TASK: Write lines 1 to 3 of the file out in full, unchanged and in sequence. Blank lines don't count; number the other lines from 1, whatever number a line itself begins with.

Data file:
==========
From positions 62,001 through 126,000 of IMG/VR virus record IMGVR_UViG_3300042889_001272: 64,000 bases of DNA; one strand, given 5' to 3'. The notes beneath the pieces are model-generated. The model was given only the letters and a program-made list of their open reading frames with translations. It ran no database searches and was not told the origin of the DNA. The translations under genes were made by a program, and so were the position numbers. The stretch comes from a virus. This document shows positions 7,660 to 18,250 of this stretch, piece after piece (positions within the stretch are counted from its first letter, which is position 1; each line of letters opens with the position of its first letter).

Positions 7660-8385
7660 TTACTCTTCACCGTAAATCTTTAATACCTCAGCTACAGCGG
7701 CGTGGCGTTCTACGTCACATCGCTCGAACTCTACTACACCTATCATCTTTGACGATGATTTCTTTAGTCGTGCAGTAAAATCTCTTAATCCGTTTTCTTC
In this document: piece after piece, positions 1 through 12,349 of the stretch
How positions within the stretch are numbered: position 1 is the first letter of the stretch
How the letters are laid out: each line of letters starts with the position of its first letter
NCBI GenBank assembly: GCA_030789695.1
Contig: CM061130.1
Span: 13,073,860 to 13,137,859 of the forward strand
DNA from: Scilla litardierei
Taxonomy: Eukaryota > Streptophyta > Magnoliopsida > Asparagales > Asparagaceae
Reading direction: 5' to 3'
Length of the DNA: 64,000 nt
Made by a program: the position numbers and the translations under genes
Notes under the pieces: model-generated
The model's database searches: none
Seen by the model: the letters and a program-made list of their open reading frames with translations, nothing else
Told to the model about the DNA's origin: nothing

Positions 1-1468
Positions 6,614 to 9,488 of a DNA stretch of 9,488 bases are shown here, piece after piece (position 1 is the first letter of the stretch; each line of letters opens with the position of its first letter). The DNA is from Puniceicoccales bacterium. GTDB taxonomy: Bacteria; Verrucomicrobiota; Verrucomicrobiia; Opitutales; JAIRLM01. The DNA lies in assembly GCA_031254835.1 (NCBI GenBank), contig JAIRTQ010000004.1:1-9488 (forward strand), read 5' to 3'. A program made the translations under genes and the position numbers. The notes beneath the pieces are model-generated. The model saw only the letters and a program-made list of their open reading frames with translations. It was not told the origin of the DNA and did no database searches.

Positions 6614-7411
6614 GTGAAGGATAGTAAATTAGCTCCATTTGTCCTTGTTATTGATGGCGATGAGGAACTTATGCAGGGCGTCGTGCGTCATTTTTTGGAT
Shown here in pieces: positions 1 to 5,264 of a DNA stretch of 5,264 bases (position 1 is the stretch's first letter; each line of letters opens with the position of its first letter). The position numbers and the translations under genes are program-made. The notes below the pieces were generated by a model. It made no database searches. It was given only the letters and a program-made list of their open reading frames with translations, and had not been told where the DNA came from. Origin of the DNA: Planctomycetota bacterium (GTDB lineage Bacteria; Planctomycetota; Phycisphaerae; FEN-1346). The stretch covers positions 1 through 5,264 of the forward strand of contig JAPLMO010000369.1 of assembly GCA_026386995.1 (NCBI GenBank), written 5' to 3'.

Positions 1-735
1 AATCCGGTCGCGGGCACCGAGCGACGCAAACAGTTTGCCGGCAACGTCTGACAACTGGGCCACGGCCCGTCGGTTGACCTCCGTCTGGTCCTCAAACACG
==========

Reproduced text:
From positions 62,001 through 126,000 of IMG/VR virus record IMGVR_UViG_3300042889_001272: 64,000 bases of DNA; one strand, given 5' to 3'. The notes beneath the pieces are model-generated. The model was given only the letters and a program-made list of their open reading frames with translations. It ran no database searches and was not told the origin of the DNA. The translations under genes were made by a program, and so were the position numbers. The stretch comes from a virus. This document shows positions 7,660 to 18,250 of this stretch, piece after piece (positions within the stretch are counted from its first letter, which is position 1; each line of letters opens with the position of its first letter).

Positions 7660-8385
7660 TTACTCTTCACCGTAAATCTTTAATACCTCAGCTACAGCGG